Department of Modern Languages & Classics
Department of Modern Languages and Classics, Saint Mary's University, Archaeological Field School at the Villa of Titus, Castel Sant’Angelo, Italy, May and June, 2020 (CLAS 3610 and 3611 OR CLAS 4610 and 4611)
Since 2017, The Department of Modern Languages and Classics has offered an archaeology field school in Italy at the Roman site known as the Villa di Tito (Villa of Titus). The field school is located approximately 70 km northeast of Rome in the Apennine mountains of central Italy, within the territory of the town of Castel Sant’Angelo (province of Rieti), population roughly 2000. Students will participate in an ongoing archaeological research project, funded through the Social Sciences and Humanities Research Council of Canada, which involves the excavation of a very large Roman villa that was likely also an imperial estate. The goal of our research is to identify and study the parts of the villa associated with the daily activities and lives of non-elites (farmers, laborers, slaves, etc). We are also interested in documenting environmental changes and the economic life of the community through the analysis the site’s assemblage of zooarchaeological and archaeobotanical remains.
The field school also provides unique opportunities for cultural exchange with local Italian residents and Italian colleagues on a daily basis, and the site is located near Rome, Florence, Orvieto, Siena, Rieti, and other important Italian urban centres and historical sites, which students may visit on weekends. The field school’s location in the Apennine mountains affords students the opportunity to engage in activities such as hiking.
Location of Field School
The town of Castel Sant’Angelo is roughly 70 km northeast of Rome. The site at Castel Sant’Angelo is called colloquially the ‘Villa di Tito’ (Villa of Titus) and the ‘Terme di Tito’ (Baths of Titus), based on the supposition that it was once the property of the emperor Titus (reigned 79 – 81 CE), where he may have died. The ruins of a concrete, terraced Roman period structure (roughly 60 x 20 metres) have been visible since antiquity, and recent excavations in 2011 have suggest that the structure was a villa. In antiquity, this part of Italy was known as the Sabina, the home of the Sabines, among Rome’s first Italian allies, and the site may also have origins sometime in the third century BCE. The site sits adjacent the ancient lacus Cutiliae, Lake Cutiliae (modern Lago di Paterno), which was a sacred site to the Sabines, and also considered by the Romans to be the geographical centre of Italy, so a site of great cultural and religious significance. The entire area is rich in archaeological sites from the Italian Iron Age, and Roman period, and was an important region during the Middle Ages as well, situated along the Via Salaria (Salt Road), which connected Rome to the Adriatic coast of Italy.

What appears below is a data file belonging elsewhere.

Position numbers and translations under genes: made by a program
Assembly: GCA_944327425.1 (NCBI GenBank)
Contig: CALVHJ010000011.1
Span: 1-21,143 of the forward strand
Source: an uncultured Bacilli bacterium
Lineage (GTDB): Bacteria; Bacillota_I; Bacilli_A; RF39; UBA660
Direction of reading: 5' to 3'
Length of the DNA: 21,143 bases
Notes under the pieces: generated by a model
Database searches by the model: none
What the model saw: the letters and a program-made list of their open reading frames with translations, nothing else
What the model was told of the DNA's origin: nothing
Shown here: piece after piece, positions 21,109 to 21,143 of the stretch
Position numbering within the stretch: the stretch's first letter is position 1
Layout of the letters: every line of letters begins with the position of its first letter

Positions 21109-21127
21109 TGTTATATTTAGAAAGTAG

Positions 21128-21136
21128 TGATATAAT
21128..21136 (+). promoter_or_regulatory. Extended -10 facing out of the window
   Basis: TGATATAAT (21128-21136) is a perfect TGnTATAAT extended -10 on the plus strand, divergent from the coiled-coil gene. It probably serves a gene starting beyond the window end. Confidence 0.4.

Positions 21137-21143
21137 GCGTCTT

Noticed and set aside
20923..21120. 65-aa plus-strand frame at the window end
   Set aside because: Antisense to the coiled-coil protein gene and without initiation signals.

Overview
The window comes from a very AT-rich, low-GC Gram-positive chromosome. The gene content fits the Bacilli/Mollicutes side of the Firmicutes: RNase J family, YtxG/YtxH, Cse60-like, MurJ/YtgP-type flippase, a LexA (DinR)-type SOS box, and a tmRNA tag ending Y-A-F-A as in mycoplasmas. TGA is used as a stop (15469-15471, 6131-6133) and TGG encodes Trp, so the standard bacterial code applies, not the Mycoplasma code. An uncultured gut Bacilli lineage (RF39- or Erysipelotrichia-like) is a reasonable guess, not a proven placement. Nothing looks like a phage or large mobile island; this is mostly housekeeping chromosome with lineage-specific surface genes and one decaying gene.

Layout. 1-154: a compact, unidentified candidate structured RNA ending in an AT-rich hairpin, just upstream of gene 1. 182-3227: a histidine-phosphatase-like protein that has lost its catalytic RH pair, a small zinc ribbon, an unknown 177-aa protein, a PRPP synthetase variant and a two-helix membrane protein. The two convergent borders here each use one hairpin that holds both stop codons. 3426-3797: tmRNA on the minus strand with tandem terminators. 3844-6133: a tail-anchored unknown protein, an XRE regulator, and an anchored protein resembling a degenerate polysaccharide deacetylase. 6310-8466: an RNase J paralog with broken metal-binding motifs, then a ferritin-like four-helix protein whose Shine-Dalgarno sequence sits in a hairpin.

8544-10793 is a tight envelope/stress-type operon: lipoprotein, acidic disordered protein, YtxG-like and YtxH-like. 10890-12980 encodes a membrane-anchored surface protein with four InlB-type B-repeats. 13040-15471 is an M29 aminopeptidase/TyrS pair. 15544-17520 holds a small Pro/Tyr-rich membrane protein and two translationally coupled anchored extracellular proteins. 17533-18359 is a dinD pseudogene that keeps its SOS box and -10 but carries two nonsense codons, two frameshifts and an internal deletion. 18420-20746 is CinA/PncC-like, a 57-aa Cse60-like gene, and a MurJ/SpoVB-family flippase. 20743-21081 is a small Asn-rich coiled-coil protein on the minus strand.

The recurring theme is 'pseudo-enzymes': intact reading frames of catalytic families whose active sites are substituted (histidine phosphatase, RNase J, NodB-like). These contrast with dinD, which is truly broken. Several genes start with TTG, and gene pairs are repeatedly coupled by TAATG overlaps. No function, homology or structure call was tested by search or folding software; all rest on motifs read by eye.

History of the Project
This is the third year of a new field project. The Villa of Titus site is a very large Roman rural villa, complete with standing, monumental architectural remains. During the first two years, we engaged in primarily excavation of the central concrete terrace structure to reveal more of the villa’s overall plan and a monumental reception space, and to understand the site’s chronology. Work on this site has included excavation, digital photogrammetry, finds recovery and processing, and the compilation of standard archaeological recording forms. Students will also be trained in archaeological sieving, environmental archaeology, data entry, photography, and drawing.
Students will be graded on their ability to learn and execute various archaeological techniques in the field and the lab, on their entries in an archaeological daybook, and on a final exam or interpretative report. Students will enroll in two 3.0 credit hour courses (CLAS 3610, Field Study in Roman Archaeology and 3611, Roman Archaeology Field Laboratory) offered by Saint Mary's University through the Department of Modern Languages and Classics.